I remember that JM store. It had a minimalist presence: a huge wall of white with a gigantic "JM" next to the entrance. It fit in well with the modern Taubman extension to the mall. Unfortunately, it didn't fit in well with the middle-class demographics of the area.

Another bonus at JM was the carpet. One could really work up a good charge by dragging one's feet across it -- really sent sparks flying. It came in handy when mom and older sisters were lingering too long, looking at dresses. ;)

I think the former JM space is where Mervyns is now.

Mon Sep 25, 02:47:00 PM  
Blogger BIGMallrat said...

Southland had a JM? Once, we got stuck in the elvator of a JM and I still don't know which JM it was. I think the Mervyn's building is new. The 1986 directories and aerial I have don't have it.
Was the store JM two-stories? It would answer an age-old question.

Hushpuppy, I didn't mean to imply the term ghetto is used maliciously. But, neither another one I hear often: "that's so gay!" If an group finds it offensive, it isn't appropriate for an unknown audience.
If you look at the Yahoo Local user reviews for Great Mall in Milpitas, you'll see that someone described everyone in the mall as "poor" and that it was "the ghetto." I'd bet it was written by an ignorant 14 year old or similar, but you'd have to question why that person even wrote that. After all, Milpitas is quite wealthy, but predominately asian.
For me, if it's even questionable, it's best avoided.

Mon Sep 25, 03:58:00 PM  
Anonymous dean said...

From what I remember, the Joseph Magnin store at Southland was one story with entrances on the mall and the parking lot. I can't say for sure that Mervyn's is in the exact same location.

To create Mervyn's, they used the typical single-story mall store space as a means to get to the new two-story section they built beyond it. You can easily see the transition point where they have a big expansion joint between the new and old buildings.

Mon Sep 25, 06:38:00 PM  
Blogger Keith said...

Well, there definitely is some downbeat buzz and opinion about this mall online (I have a friend there who coroborates the idiotic punks who walk around, inside and out, and cause trouble--in his experience anyway--and he also says the place could use some fix-up and that he doesn't like to go there much anymore), but hey, it really depends on your own perspective and experience in the end. Not everyone will have the same outlook.

Lamenting the negative opinions I was seeing about Southland (and those weren't the only ones I found), was more to make the point that it IS just plain sad when our favorite malls in general, go down hill from the glory they once had (we all have our own local examples).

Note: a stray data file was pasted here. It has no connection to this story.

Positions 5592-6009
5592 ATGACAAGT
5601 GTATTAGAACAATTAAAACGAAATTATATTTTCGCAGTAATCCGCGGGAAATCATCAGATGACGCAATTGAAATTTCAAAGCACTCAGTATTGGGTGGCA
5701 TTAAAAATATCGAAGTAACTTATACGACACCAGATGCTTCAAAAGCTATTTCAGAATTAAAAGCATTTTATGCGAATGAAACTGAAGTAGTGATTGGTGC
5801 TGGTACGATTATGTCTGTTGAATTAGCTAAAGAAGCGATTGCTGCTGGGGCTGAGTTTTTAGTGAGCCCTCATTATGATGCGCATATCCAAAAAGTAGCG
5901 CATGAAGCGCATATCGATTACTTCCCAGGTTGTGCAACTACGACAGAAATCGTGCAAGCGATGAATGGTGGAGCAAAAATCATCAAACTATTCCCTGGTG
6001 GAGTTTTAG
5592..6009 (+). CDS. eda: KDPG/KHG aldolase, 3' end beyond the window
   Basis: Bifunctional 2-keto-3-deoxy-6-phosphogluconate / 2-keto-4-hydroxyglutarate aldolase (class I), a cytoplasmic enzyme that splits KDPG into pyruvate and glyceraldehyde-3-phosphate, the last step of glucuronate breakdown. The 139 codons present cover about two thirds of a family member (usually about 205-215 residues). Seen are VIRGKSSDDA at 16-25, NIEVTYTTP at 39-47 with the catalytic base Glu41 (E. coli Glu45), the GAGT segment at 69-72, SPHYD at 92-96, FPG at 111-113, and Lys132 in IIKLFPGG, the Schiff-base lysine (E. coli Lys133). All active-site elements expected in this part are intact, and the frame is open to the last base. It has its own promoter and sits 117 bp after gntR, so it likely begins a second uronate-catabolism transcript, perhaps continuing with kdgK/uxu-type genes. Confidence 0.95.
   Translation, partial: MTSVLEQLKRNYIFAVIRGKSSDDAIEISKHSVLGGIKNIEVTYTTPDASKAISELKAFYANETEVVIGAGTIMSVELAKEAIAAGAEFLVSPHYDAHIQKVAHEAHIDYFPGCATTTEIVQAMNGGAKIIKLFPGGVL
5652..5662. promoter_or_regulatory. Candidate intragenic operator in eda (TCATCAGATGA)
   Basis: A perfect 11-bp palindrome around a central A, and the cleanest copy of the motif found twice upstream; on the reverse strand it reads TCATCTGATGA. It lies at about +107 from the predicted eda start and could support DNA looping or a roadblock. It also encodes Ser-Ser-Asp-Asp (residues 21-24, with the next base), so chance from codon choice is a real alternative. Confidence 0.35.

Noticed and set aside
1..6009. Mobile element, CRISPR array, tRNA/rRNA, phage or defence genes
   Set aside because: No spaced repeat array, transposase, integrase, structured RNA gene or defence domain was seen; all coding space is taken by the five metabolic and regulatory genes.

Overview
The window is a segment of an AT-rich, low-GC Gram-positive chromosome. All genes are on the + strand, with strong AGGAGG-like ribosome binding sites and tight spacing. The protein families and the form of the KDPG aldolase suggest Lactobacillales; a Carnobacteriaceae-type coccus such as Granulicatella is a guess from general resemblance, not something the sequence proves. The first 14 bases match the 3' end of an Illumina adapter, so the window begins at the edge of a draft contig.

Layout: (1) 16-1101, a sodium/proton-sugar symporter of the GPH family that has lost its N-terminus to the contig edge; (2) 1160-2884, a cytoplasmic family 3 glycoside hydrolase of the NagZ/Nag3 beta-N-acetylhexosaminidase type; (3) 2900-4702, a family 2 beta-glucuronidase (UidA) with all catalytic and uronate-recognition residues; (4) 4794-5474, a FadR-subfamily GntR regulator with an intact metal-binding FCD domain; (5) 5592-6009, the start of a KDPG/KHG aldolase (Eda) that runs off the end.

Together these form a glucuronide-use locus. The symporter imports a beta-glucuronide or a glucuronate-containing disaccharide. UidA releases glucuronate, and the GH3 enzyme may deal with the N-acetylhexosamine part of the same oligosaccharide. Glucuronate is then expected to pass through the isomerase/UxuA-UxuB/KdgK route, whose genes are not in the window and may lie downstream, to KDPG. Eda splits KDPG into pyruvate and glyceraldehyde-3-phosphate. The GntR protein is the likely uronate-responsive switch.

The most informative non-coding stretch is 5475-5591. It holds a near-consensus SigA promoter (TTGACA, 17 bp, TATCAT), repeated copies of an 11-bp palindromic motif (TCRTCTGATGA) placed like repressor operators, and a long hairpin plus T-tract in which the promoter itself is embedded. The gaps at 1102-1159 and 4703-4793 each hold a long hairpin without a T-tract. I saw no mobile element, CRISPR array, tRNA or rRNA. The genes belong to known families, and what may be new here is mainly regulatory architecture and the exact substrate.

I certainly don't endorse any of the "ghetto" comments on that one review site, nor any other similar nonsense, and was just reporting the opinions I was readily seeing out there re: this mall. And those rather negative reviews were there, front and center in my searches, unfortunately, so I thought I had to mention it. I also did a Google News search on this mall and quickly found several rather alarming, recent crime stories that took place there, so thought, hmmm, this buzz (about it being unsafe) might have some truth to it, at least in that context.

But really, the MAIN point was, hey, isn't this a cool vintage mall photo? Period. :)

Mon Sep 25, 07:18:00 PM  
Anonymous didi said...

I'd have to agree with Keith everyone has a different perspective of the way they see things and reading that message board linked made me want to cringe. I was thinking that they had to be a bunch of immature twelve year olds behind those screens because they really had zero facts to back anything they said up. It was just a language based on the words ghetto and inexpensive stores not to their liking.

Personally I have never been here so I don't know the basics but the more balanced stuff I have read tells me that it's your typical working class mall. When I was younger I used to visit malls that had the "ghetto" label mainly the Brickyard in Chicago. Everyone described this mall as being such and a dangerous place to go. Meanwhile, I would go and found nothing of the sort and usually had no problem going alone.

Mon Sep 25, 09:05:00 PM  
Blogger BIGMallrat said...

Well said.

Tue Sep 26, 05:07:00 PM  
Anonymous Michael Manning said...

The mall picture is cool. I remember going there as a kid. I 'love' the new mall website. No pictures. The mall is a hangout for some unsavory but I have never had a problem visiting with my wife and kids.

Tue Oct 10, 06:31:00 PM  
Anonymous Binner said...

I live in MN now but grew up in San Lorenzo in the 70's, so I spent a lot of time at Southland. For some reason, I was reminiscing about it today. Remember the huge Bird Cage that was in the middle of the mall outside Woolworth? I remember playing video games in the lower level where the food court is now (Lemmons Speedway?), my first time ice skating at the rink, checking out the latest Atari games at Sears, buying ice cream cones at Woolworth (right in the mall entrance)and picking up some fish in basement of Woolworth. Remember the mall sitting area that was a few steps down and had those black leather like built in chairs? How about the movie theater? I saw my first movie there (the Cat From Outerspace). Anyway, it's fun to think about these things and I wish I could take a step back in time to visit again. I'd love to see any old photos it anyone came across some.

Tue Dec 12, 03:36:00 PM  
Anonymous Anonymous said...

There's a "secret" mall underneath. Next to the food court, there's basically another mall with store fronts, an old common elevator and stairs that go up to the ceiling. I walked through it with a security buddy of mine, and it basically looks like one day everyone just left. Theres still time cards, sale papers, schedules, the stores. Anyone know what this was? and why they just built over it?

Tue Apr 08, 10:42:00 PM  
Blogger skunkus said...

I do know there was Le Mans Peedway Bumper cars and arcade down there back in the 70's.

Thu Nov 17, 07:44:00 PM  
Blogger skunkus said...

This comment has been removed by the author.

Thu Nov 17, 07:44:00 PM  
Anonymous Anonymous said...

Not sure if anyone remembers this particular store at Southland Mall. I think it was a childrens clothing store that had a play structure that had a slide and tv and there was also a hole/crawl space on the side of the entrance...My fave store as a kid.

Tue Apr 16, 12:41:00 AM